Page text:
Author Archives: Emily Venables

Every time I sit down to write, something unmissable happens

First of all I’m sorry, yet again, for taking so long to write. Time is running away and I’ve been busy taking everything in! Every time I sit down to write, something unmissable happens! Now the Argo is launched and we’re heading south I have a little time so I’ll start where I left off last time. Little did I know back then that later in the evening Carol and I would be on stage with Kate, Luke, and the Disko Bay Blues Band! We pulled up to Ilulissat in the dark, having watched David’s projections onto icebergs. Karen led us to Murphy’s bar, which she’d had opened especially for us and organized a local band to play. Jarvis kicked off his Disko Bay disco with some classic vinyl before the blues band played. Later they were joined by Robyn and his harmonica, Kate and her icebergs (us- Art/Science interaction at its best!) and many fantastic acts that followed.
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Introducing Disko-very Bob

Emily Venables introduces Disko-very Bob, launched this morning from the boat and now the UK’s most northerly ARGO float. Over the next few years this remote unit will measure ocean temperature and salinity as it follows the West Greenland current, beaming back information every 5 days by satellite.

Launching the ARGO float

Launching the ARGO float
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Emily Venables mid-snowfight at the Uummannaq Children's Home
Emily Venables mid-snowfight at the Uummannaq Children’s Home.

Navigating icebergs

Travelling past an iceberg that is melting from rising sea temperatures
Arriving in Uummannaq early in the morning, navigating icebergs in a zodiac covered in snow.

Looking Up!

Good news this morning – A new software CD is on its way to us with the latecomers of the group! Once the artists had ventured ashore, we had a couple of hours of ship time to go and test out some solutions for the seafloor sampling. The fantastic news is that it worked! I’m sure you’ll hear all about it from Carol and Dave soon enough. Aside from the science bit, we’re on the edge of a massive iceberg field. These things are huge, I’ve never seen anything like it, and they’re pouring out of the fastest retreating glacier in Greenland at a rate of knots. The scenery is breathtaking and I’m off out to see some more of it before we start another survey line. Hope all’s well back home! :o)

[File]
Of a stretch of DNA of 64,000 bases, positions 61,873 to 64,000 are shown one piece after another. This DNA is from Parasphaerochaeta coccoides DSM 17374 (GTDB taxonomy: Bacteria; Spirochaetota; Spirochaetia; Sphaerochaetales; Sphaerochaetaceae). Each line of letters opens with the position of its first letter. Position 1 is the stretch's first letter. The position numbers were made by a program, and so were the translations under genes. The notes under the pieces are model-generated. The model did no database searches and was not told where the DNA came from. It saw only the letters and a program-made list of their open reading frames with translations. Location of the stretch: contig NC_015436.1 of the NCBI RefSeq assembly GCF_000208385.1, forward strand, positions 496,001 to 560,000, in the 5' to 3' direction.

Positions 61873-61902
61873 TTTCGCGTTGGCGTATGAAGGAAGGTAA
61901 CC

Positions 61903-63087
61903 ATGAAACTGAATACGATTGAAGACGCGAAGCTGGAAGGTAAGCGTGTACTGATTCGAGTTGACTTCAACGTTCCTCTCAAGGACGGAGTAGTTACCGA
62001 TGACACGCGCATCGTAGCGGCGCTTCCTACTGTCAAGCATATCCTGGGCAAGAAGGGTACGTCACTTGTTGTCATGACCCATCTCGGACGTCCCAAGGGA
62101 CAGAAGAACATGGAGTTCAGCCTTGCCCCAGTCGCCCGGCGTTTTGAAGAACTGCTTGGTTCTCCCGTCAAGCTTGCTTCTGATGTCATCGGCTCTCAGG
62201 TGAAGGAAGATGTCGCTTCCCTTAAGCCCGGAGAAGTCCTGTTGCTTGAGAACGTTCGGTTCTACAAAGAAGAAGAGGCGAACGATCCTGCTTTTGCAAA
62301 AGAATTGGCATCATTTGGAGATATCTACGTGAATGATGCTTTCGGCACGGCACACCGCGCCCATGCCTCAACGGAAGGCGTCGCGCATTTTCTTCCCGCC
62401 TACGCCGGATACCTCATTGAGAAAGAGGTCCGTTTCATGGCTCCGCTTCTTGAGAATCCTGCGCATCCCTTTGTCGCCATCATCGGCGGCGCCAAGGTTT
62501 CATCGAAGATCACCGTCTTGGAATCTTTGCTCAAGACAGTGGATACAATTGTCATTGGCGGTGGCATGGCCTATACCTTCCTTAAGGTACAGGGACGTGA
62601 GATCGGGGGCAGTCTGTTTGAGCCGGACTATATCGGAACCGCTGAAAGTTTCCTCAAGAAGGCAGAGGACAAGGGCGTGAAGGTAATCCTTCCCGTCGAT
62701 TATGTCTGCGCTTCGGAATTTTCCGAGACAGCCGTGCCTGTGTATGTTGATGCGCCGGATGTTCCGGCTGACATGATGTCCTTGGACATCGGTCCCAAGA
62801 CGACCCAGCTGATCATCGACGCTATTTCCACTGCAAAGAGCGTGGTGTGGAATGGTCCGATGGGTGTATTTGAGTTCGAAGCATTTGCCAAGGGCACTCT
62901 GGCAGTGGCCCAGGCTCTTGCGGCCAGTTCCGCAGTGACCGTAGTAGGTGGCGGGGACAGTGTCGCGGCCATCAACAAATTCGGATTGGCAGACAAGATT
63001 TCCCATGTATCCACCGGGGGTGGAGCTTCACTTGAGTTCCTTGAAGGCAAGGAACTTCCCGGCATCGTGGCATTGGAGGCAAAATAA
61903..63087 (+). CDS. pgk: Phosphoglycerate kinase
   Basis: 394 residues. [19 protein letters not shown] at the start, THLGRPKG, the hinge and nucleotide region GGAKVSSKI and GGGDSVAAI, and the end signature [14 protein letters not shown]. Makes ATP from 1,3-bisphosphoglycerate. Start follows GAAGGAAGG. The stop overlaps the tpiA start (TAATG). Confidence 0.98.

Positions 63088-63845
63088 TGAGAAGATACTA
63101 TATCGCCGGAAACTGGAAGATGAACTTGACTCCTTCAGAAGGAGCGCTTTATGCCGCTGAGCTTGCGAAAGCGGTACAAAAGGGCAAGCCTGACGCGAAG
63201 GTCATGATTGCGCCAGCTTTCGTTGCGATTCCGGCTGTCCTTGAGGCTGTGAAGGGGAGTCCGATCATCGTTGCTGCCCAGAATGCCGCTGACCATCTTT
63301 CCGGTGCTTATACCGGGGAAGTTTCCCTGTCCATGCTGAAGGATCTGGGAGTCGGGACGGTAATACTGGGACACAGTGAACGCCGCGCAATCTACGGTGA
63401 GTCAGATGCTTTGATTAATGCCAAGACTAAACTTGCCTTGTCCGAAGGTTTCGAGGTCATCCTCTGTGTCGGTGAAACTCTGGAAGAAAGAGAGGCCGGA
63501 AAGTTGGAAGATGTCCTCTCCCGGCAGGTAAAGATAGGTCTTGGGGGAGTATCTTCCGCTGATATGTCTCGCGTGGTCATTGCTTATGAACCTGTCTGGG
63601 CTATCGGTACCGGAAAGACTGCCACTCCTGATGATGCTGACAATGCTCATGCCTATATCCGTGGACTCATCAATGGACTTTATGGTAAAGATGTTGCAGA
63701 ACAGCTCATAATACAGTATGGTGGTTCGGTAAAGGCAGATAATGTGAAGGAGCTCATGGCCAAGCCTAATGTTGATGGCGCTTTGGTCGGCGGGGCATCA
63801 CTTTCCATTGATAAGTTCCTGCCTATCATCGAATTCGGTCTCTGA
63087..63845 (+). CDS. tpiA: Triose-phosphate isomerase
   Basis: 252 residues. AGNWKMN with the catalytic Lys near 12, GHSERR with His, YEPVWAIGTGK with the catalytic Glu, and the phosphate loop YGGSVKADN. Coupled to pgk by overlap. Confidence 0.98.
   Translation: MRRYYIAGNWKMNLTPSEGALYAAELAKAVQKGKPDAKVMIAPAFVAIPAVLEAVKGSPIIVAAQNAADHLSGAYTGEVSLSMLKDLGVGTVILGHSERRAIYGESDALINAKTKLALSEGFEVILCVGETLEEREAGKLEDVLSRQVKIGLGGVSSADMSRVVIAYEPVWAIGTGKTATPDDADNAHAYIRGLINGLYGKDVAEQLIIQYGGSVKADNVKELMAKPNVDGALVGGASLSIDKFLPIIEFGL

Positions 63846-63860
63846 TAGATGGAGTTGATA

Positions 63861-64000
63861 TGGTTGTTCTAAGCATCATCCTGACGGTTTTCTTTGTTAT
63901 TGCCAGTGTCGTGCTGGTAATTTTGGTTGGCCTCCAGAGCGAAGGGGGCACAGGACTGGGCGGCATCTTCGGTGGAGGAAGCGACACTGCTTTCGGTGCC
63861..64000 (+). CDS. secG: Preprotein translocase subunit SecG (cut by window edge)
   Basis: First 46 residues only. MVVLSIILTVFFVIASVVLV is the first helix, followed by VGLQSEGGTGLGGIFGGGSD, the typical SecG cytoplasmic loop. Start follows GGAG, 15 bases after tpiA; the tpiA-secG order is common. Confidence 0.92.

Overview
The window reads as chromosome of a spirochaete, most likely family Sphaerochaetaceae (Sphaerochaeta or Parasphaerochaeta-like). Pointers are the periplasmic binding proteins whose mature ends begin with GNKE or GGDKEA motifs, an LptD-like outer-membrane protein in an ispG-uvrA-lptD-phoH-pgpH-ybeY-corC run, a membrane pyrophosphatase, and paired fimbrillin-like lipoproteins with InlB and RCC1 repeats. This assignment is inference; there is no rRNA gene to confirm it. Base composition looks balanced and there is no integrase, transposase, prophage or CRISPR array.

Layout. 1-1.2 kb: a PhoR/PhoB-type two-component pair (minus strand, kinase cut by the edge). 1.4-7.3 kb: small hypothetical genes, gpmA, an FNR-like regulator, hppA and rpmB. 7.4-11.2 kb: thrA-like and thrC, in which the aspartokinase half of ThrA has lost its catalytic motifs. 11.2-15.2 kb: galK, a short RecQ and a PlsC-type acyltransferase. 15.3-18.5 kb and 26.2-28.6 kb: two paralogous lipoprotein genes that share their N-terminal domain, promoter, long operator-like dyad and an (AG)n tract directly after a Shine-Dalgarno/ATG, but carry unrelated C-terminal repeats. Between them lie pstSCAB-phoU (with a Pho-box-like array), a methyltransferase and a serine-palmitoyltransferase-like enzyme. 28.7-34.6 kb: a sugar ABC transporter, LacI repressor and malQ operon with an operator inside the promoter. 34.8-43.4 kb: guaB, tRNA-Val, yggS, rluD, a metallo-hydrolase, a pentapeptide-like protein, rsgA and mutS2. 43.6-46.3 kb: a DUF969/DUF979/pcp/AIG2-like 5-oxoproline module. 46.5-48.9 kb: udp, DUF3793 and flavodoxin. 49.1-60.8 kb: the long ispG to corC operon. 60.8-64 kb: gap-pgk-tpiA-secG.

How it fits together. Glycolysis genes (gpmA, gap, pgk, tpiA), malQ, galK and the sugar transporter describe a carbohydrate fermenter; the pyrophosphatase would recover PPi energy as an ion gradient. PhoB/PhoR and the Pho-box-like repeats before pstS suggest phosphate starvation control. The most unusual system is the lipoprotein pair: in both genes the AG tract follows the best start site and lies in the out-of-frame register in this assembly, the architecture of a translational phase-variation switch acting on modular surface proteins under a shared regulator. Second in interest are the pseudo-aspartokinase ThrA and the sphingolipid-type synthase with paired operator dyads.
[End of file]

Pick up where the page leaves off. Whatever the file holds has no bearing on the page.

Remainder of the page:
Read more about the previous days…

Technical Hitches

For the science team, Sunday was a day that we’d rather forget, so I’ll keep it quick. Whilst the rest of the group went ashore to visit a Greenlandic settlement and even see an iceberg tip over, we were sat in a container full of dysfunctional kit! The geophysics side managed to get all theirs working, only to find that the ship was too noisy to hear the sea bed returns and the Oceanography side failed to get the software to read the data from the CTD. It wasn’t all that bad though, plenty of hope, and a Marcus who can always be relied upon to cheer us up! Have a look at the previous days…

Science plans

Emily Venables science presentation